After both Doe and his mother sent complaints to Twitter, the lawsuit explains that Twitter responded on Jan. 28, 2020, stating that: “We’ve reviewed the content, and didn’t find a violation of our policies, so no action will be taken at this time.”

The lawsuit contends that if Twitter had reviewed the material as it claimed, officials would have seen comments to the video that “acknowledge that the material was depicting minors.” Doe responded in shock that Twitter did not see any problem with the content. 

“Eventually, through a mutual contact, Jane Doe was able to connect with an agent of the U.S. Department of Homeland Security,” the lawsuit states. “The federal agent also initiated contact with Twitter and at the request of the U.S. federal government, the CSAM was finally removed from Twitter on or about January 30, 2020.”

Twitter was listed last February by NCOSE on the advocacy group’s annual Dirty Dozen List, which lists organizations that are complicit in “perpetuating” sexual exploitation in any form. 

Reports have suggested that as many as 10 million Twitter accounts may include sexually explicit content or other content deemed “not safe for work.” NCOSE has argued that Twitter has done “little to stem the overwhelming tide of sex trafficking, prostitution and pornography accounts on its site.” The organization warned that Twitter is used every day to advertise commercial sexual exploitation.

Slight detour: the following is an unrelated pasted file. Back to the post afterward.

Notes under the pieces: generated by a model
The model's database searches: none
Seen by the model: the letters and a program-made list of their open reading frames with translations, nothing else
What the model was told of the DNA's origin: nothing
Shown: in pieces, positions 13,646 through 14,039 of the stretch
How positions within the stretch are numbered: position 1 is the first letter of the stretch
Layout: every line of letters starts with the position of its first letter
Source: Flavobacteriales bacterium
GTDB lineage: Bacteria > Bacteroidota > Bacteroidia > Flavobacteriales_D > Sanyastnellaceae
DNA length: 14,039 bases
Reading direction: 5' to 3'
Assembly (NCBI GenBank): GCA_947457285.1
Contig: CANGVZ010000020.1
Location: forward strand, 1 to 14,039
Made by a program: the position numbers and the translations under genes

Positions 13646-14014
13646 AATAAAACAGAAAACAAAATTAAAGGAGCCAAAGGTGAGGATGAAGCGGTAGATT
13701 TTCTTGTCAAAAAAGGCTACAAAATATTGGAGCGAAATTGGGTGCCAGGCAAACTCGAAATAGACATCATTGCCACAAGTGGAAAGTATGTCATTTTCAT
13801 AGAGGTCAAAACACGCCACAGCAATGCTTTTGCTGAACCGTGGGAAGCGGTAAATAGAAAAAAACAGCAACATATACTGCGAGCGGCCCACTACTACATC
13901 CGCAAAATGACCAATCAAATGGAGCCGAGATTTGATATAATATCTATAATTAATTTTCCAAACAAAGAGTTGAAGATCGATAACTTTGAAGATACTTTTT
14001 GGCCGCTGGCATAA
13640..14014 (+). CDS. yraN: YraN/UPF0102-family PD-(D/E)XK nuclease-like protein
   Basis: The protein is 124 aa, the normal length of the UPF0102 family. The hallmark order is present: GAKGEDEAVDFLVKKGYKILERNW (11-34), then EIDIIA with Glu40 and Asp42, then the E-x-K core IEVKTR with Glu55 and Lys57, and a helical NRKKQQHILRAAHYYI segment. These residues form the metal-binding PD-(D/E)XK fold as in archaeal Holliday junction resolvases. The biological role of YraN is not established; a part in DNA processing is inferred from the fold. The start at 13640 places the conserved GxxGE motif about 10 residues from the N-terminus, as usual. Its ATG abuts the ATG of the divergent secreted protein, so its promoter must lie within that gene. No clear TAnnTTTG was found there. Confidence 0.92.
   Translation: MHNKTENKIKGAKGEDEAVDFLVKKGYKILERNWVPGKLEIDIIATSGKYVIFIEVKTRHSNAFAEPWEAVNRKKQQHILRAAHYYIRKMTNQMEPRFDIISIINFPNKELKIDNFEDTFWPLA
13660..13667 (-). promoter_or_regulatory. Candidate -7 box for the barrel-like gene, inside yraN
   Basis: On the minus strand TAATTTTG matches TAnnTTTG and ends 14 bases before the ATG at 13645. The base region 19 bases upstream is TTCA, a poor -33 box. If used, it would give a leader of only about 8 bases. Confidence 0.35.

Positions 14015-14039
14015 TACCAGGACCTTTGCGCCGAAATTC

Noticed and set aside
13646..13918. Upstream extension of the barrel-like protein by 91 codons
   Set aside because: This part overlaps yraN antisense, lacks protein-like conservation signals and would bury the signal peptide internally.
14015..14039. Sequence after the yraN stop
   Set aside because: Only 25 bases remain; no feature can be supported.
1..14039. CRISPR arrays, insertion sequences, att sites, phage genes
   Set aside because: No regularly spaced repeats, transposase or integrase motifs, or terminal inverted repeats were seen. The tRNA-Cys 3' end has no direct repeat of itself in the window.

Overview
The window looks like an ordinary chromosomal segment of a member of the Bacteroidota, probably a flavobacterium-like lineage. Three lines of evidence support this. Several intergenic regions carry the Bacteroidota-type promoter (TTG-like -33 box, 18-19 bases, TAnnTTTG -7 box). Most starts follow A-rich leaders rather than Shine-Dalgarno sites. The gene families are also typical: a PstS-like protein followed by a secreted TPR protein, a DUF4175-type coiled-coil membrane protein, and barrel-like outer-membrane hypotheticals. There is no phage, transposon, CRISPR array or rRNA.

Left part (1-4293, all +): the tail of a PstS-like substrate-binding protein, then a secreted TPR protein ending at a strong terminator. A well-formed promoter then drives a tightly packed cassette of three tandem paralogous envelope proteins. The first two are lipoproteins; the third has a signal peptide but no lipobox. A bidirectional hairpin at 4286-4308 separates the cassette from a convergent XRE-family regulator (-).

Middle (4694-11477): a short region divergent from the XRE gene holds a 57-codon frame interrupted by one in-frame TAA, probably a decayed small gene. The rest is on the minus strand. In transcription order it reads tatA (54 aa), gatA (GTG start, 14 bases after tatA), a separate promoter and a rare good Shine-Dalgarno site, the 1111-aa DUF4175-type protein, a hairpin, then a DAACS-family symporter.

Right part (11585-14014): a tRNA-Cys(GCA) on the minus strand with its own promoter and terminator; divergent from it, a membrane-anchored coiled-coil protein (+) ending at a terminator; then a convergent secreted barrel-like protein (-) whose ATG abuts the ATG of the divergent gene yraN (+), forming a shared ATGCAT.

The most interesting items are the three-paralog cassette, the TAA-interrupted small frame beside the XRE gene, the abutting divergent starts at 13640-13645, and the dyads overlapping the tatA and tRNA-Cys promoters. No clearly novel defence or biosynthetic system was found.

“It has been documented by law enforcement that pimps and sex traffickers often either coerce trafficking or child sexual abuse victims into making such social media or advertising posts or create the posts themselves in their victim’s name,” the 2020 Dirty Dozen List explains. “This is what was found to happen on — the notorious classifieds ads website that was recently shut down by the Department of Justice for knowingly facilitating sex trafficking.”

Twitter maintains that it has clear rules in place to address non-consensual nudity, the sharing of private information and child sexual exploitation. Twitter publishes a transparency report, which details how many accounts have been removed. The vast majority of accounts are "detected through our internal tools and technology."

Was this article helpful?

Help keep The Christian Post free for everyone.

By making a recurring donation or a one-time donation of any amount, you're helping to keep CP's articles free and accessible for everyone.

We’re sorry to hear that.

Hope you’ll give us another try and check out some other articles. Return to homepage.

Free Religious Freedom Updates

Join thousands of others to get the FREEDOM POST newsletter for free, sent twice a week from The Christian Post.

Most Popular

Free Religious Freedom Updates

A religious liberty newsletter that is a must-read for people of faith.

More Articles